Nepal | November 13, 2019

Govt unable to control thriving human trafficking

Himalayan News Service

Human trafficking continues in the guise of foreign jobs and studies

Kathmandu, August 21

Government has yet to effectively address exploitation and violence associated with human trafficking. The crime continues to thrive due to lack of sound coordination among non government organisations fighting against trafficking and government’s inability to crackdown trafficking rackets that operate under the guise of foreign employment and abroad studies. According to statistics provided by Nepal Police, it received 305 complaints of human trafficking in fiscal 2017-18 and as many as 174 cases of human trafficking were filed with police until mid-February of 2019. The statistics showed that 200-300 cases of human trafficking were reported to Nepal Police on an annual basis. “As many as 13,678 persons went missing in fiscal 2017-18. Studies suggest that most of the missing persons were subjected to human trafficking, in circumstances others than conflict, militarisation and disasters,” said the National Human Rights Commission in its report, Trafficking in Persons-2019.

Various non government organisations active in anti-trafficking campaign suggest that they sent back home at least 10,000 persons in fiscal 2017-18 from international border points out of suspicion that they were being trafficked. Nepal Police barred 2,104 persons from going abroad during the same period.

“Though Nepal Police received only 174 complaints of human trafficking until mid-April this year, non-government organisations rescued 640 persons, which accounts for more than three folds of complaints on human trafficking registered with the law enforcement agency. Of those people, 266 were rescued from foreign countries,” the report read. The government also rescued more than 300 persons, who were being trafficked to third countries via India.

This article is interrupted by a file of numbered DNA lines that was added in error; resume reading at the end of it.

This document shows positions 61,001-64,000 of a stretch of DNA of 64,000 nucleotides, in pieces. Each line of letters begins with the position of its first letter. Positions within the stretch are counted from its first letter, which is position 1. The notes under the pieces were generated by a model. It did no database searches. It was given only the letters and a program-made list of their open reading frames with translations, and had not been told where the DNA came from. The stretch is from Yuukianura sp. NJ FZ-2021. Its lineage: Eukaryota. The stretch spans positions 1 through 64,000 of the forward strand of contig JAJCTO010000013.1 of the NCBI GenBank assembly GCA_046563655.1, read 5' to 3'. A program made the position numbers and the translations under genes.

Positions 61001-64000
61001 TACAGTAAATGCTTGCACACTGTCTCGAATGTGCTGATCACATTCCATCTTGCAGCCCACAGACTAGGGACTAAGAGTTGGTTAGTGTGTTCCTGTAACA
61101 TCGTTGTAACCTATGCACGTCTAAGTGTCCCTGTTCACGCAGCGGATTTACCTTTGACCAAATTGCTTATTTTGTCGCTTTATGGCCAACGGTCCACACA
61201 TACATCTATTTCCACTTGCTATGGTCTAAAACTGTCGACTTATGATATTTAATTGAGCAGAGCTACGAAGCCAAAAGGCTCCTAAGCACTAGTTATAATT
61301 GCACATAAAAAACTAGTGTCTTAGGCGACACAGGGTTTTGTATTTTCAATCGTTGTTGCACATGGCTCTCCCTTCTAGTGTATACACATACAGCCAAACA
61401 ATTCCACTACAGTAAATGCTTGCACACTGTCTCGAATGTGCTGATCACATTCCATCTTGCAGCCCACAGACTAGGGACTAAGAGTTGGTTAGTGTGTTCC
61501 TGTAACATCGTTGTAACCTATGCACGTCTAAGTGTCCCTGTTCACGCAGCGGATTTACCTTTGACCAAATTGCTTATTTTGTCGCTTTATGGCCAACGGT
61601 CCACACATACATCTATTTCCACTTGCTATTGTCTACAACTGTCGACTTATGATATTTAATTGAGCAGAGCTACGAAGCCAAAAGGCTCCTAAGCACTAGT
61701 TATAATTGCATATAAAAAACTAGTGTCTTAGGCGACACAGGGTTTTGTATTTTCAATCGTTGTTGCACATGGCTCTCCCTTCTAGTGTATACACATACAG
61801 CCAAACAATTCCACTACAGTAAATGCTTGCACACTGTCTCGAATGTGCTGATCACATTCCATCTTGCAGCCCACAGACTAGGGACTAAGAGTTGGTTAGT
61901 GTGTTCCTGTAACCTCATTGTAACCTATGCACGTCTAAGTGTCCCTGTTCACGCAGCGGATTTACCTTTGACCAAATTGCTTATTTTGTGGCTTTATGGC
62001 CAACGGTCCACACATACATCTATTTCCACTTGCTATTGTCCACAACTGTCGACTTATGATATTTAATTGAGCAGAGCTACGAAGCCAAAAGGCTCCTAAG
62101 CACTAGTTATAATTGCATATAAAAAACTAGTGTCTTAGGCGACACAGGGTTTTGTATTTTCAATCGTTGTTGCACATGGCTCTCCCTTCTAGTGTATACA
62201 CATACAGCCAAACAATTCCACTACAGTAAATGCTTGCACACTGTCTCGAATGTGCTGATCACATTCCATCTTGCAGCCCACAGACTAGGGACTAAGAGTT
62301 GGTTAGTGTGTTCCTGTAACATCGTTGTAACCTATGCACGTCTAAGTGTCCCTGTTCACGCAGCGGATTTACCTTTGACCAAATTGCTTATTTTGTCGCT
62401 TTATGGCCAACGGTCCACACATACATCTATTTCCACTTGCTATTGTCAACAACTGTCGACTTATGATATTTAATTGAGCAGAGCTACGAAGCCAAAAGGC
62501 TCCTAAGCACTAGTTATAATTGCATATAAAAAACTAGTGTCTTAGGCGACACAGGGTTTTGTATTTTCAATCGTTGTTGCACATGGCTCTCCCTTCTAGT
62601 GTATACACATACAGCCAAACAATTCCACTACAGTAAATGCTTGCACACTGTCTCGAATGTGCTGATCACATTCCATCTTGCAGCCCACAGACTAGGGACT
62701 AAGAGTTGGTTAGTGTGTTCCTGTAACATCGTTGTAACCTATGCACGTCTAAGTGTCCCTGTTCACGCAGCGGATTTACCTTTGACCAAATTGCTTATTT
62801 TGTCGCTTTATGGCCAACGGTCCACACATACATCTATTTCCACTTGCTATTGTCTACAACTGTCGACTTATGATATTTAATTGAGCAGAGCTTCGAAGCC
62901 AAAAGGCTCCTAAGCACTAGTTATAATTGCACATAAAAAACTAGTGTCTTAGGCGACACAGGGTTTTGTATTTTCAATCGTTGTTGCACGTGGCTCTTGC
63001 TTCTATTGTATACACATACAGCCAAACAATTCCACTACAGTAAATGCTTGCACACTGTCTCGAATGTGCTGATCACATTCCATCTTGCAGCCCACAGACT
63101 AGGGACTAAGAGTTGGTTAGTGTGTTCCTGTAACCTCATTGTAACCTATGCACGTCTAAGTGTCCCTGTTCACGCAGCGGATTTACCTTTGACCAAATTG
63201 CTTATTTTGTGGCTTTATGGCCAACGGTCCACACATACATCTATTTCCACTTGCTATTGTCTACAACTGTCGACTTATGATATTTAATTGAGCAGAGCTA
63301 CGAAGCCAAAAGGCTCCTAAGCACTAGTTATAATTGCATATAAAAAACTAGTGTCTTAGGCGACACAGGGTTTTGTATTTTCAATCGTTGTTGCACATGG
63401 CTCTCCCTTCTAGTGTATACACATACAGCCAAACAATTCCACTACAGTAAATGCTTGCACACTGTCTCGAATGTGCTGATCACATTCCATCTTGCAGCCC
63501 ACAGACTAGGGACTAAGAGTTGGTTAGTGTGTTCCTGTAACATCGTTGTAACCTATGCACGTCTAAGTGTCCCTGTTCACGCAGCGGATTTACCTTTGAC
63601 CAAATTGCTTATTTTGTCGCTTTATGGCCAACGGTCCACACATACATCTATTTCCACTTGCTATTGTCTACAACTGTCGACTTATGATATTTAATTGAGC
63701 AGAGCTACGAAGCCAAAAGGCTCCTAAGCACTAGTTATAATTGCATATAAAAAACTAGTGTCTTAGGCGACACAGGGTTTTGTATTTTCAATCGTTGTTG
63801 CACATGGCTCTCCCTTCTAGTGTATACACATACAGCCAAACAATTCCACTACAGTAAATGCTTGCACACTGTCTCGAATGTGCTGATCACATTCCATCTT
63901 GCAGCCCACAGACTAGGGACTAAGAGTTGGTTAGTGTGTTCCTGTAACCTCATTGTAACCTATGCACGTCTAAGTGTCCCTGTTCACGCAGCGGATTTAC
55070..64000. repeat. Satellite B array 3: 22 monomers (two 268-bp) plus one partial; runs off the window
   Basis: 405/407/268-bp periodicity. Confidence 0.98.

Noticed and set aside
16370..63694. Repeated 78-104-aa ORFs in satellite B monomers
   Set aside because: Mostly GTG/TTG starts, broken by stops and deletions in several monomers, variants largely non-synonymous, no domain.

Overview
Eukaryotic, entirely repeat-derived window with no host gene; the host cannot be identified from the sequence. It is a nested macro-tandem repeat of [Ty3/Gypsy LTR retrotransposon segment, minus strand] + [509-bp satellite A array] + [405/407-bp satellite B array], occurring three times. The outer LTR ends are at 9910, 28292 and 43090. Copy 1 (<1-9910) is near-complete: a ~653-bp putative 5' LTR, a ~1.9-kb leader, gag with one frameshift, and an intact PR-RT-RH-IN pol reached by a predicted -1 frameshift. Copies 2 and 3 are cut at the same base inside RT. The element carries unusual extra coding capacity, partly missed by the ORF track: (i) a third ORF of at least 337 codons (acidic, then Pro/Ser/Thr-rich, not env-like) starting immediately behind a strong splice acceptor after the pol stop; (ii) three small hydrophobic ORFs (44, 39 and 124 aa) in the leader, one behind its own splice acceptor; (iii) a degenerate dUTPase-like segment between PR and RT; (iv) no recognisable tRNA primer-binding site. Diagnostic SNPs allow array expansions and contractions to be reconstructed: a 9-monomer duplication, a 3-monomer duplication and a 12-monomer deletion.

Cases of human trafficking are often trivialised by linking them to other aspects such as migration for employment. “It is claimed that trafficking victims refuse to come forward with complaints for action against their perpetrators. Lack of effective coordination among non government organisations working against human trafficking and government’s inability to crack down trafficking cases that have been thriving under the cover of foreign employment are the reasons why cases of heinous human trafficking often go unreported,” the report stated.

Previously, Nepali women and girls trafficked by organised crime syndicates used to end up in Indian cities.

Now, the web of trafficking for worst forms of slavery and sexual exploitation has gradually spread across China, Gulf, African and Latin American countries.

It is estimated that around 35,000 persons, including 15,000 women and 5,00 girls were victims of human trafficking in 2018-19, according to the report.


A version of this article appears in print on August 22, 2019 of The Himalayan Times.


Follow The Himalayan Times on Twitter and Facebook

Recommended Stories: